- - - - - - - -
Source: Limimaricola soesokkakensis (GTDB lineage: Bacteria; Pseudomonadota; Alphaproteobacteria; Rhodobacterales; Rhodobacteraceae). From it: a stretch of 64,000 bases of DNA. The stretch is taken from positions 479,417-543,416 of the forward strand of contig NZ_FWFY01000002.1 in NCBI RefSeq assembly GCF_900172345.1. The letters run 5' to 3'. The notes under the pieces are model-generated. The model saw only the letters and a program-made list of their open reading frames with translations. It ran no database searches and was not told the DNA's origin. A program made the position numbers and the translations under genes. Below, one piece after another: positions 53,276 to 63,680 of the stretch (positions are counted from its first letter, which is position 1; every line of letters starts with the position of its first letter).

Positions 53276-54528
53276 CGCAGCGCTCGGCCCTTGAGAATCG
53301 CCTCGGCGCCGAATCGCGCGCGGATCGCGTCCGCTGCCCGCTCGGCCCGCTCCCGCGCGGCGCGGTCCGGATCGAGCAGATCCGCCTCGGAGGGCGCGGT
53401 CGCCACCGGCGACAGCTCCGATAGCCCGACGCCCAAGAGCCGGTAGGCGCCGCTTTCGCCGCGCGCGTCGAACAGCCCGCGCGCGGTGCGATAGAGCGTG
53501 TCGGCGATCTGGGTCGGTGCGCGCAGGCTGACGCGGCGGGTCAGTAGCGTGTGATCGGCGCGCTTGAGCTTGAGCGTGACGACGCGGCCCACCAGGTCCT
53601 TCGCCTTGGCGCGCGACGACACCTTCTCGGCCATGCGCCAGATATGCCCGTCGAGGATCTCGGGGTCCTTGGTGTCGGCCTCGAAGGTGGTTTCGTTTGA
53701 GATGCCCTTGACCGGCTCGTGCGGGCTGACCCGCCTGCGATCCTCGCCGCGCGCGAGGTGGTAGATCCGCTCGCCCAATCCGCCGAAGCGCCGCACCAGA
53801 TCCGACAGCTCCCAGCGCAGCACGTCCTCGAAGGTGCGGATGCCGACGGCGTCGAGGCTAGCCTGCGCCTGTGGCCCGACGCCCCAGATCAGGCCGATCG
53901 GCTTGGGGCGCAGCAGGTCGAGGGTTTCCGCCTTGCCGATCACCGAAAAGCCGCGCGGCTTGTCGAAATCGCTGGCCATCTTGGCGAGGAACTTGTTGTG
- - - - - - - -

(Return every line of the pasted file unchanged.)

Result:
Source: Limimaricola soesokkakensis (GTDB lineage: Bacteria; Pseudomonadota; Alphaproteobacteria; Rhodobacterales; Rhodobacteraceae). From it: a stretch of 64,000 bases of DNA. The stretch is taken from positions 479,417-543,416 of the forward strand of contig NZ_FWFY01000002.1 in NCBI RefSeq assembly GCF_900172345.1. The letters run 5' to 3'. The notes under the pieces are model-generated. The model saw only the letters and a program-made list of their open reading frames with translations. It ran no database searches and was not told the DNA's origin. A program made the position numbers and the translations under genes. Below, one piece after another: positions 53,276 to 63,680 of the stretch (positions are counted from its first letter, which is position 1; every line of letters starts with the position of its first letter).

Positions 53276-54528
53276 CGCAGCGCTCGGCCCTTGAGAATCG
53301 CCTCGGCGCCGAATCGCGCGCGGATCGCGTCCGCTGCCCGCTCGGCCCGCTCCCGCGCGGCGCGGTCCGGATCGAGCAGATCCGCCTCGGAGGGCGCGGT
53401 CGCCACCGGCGACAGCTCCGATAGCCCGACGCCCAAGAGCCGGTAGGCGCCGCTTTCGCCGCGCGCGTCGAACAGCCCGCGCGCGGTGCGATAGAGCGTG
53501 TCGGCGATCTGGGTCGGTGCGCGCAGGCTGACGCGGCGGGTCAGTAGCGTGTGATCGGCGCGCTTGAGCTTGAGCGTGACGACGCGGCCCACCAGGTCCT
53601 TCGCCTTGGCGCGCGACGACACCTTCTCGGCCATGCGCCAGATATGCCCGTCGAGGATCTCGGGGTCCTTGGTGTCGGCCTCGAAGGTGGTTTCGTTTGA
53701 GATGCCCTTGACCGGCTCGTGCGGGCTGACCCGCCTGCGATCCTCGCCGCGCGCGAGGTGGTAGATCCGCTCGCCCAATCCGCCGAAGCGCCGCACCAGA
53801 TCCGACAGCTCCCAGCGCAGCACGTCCTCGAAGGTGCGGATGCCGACGGCGTCGAGGCTAGCCTGCGCCTGTGGCCCGACGCCCCAGATCAGGCCGATCG
53901 GCTTGGGGCGCAGCAGGTCGAGGGTTTCCGCCTTGCCGATCACCGAAAAGCCGCGCGGCTTGTCGAAATCGCTGGCCATCTTGGCGAGGAACTTGTTGTG